Understanding the implications, challenges and synergies of how the private sector engage in the youth employment arena is a key element in understanding how we can move forward in addressing youth employment challenges.
Public interventions to improve youth labor market outcomes are motivated primarily by the presence of market failures as well as equity concerns.
Active labor Market Programs (AlMPs) are designed to overcome these market failures, but often suffer in turn from “government failure.”
Private sector involvement in youth skills and employment take many forms but can be characterized as variations of public-private partnerships (PPPs).
The motivations for firms and employers to become involved in youth employment programs will vary depending on the nature of the firm, with important implications for policies.
A range of factors constrain firms’ participation in youth employment initiatives, including costs, externalities, and lack of information.
Turning to evidence of effectiveness, evaluations indicate that training interventions that closely involve employers to ensure they are demand driven yield benefits with regard to youth employment or incomes.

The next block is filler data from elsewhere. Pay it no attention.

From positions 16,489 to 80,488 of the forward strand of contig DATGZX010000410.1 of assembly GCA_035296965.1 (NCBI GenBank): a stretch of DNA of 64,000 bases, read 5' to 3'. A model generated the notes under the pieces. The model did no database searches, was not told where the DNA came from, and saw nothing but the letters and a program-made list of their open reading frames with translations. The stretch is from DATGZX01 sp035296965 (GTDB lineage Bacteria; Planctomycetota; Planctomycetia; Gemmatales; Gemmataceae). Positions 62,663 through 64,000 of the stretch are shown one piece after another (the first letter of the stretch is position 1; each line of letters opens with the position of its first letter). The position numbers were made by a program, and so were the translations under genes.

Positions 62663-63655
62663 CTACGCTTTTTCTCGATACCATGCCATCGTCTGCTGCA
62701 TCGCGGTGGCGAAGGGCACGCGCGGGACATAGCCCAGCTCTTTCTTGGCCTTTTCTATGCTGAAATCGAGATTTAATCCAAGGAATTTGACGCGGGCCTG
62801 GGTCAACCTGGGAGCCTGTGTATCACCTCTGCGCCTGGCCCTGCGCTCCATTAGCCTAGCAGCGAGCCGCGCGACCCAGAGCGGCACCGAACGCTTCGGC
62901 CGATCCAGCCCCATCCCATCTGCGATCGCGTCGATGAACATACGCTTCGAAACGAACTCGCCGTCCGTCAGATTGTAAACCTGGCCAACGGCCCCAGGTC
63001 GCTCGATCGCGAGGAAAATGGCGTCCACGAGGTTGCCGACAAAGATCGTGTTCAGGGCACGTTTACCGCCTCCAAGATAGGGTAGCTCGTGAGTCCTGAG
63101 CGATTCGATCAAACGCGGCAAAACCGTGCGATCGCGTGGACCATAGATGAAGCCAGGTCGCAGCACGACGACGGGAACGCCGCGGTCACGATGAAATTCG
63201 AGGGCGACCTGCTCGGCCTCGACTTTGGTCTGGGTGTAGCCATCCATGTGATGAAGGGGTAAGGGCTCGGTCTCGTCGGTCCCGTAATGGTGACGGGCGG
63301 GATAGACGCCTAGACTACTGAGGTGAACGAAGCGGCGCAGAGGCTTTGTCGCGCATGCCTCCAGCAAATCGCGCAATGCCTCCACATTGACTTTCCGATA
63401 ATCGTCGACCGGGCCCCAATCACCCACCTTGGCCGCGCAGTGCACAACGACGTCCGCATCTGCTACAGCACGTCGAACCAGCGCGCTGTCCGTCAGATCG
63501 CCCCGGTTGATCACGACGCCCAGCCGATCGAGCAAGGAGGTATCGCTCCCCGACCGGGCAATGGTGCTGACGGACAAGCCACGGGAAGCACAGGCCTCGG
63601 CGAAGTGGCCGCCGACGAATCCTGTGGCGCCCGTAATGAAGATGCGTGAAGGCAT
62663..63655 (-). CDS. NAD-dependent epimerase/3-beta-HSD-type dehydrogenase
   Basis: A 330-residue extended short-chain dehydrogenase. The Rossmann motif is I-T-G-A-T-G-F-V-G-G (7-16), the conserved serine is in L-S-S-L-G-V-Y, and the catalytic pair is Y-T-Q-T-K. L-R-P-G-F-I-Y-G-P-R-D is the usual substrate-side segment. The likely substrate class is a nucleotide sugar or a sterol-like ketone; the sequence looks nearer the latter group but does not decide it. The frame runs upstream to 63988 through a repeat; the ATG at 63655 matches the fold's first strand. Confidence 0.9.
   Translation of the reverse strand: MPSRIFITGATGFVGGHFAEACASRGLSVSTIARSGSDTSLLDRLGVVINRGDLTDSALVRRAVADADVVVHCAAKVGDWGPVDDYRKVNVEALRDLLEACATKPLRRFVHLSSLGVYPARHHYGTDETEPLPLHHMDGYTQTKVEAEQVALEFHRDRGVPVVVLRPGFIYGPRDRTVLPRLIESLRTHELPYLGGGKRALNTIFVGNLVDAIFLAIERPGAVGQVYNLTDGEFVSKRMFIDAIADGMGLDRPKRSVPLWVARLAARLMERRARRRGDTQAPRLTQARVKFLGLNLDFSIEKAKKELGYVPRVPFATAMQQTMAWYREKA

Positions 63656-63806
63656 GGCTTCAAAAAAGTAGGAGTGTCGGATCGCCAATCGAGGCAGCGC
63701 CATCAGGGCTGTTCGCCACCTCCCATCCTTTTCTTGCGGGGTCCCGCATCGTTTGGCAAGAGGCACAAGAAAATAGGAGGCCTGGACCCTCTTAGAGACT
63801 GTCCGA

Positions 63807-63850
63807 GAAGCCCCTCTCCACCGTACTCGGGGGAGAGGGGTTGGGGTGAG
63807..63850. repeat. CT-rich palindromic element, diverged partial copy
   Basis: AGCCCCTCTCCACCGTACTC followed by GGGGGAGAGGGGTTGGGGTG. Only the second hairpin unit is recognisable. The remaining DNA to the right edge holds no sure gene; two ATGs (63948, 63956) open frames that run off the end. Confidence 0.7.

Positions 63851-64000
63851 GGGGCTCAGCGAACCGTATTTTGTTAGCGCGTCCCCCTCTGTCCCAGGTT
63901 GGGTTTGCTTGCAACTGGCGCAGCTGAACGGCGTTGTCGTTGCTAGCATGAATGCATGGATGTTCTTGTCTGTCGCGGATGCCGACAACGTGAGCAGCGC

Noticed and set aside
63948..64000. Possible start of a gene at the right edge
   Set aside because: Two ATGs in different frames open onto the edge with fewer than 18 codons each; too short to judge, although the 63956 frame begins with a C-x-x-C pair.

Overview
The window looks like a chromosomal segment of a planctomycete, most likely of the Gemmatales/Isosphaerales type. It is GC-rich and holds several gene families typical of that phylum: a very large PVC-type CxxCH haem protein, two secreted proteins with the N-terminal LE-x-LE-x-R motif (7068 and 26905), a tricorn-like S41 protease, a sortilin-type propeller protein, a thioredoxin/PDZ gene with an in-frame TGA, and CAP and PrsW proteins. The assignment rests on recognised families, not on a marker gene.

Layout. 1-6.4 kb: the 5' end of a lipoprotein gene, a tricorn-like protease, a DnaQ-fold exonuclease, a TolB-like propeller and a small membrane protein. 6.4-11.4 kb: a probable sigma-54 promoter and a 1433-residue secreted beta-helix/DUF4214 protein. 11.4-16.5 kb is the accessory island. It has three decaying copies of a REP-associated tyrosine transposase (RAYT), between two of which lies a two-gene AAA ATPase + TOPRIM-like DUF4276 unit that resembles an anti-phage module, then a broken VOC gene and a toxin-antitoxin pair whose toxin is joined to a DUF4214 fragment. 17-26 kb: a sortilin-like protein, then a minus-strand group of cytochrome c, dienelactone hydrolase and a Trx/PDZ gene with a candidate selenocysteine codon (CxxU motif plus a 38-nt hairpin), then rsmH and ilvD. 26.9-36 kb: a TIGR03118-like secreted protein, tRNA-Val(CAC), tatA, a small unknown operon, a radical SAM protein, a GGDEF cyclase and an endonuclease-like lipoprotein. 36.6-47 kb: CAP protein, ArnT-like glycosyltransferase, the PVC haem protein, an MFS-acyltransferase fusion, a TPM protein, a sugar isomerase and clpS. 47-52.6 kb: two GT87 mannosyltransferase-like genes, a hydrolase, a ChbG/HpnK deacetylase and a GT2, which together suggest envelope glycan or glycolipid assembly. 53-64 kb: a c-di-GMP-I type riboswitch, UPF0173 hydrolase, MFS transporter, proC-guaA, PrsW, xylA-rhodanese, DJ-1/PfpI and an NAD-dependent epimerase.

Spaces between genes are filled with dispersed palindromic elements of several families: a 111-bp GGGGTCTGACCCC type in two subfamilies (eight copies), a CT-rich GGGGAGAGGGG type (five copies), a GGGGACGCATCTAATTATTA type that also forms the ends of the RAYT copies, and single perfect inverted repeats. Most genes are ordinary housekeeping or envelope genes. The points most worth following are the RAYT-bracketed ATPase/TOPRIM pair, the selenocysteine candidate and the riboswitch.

The use of private (for-profit) providers to deliver TVET and other job skills training in a managed competitive framework can improve efficiency, quality, and coverage.
Despite the benefits of private sector involvement, engaging employers in training and other youth employment interventions has proved to be a challenge in many cases.
Problems of signaling acquired skills to potential employers are particularly acute for informal training.
While numerous questions for research emerge from this review, an overarching conclusion is that more evaluations of a range of programs are needed.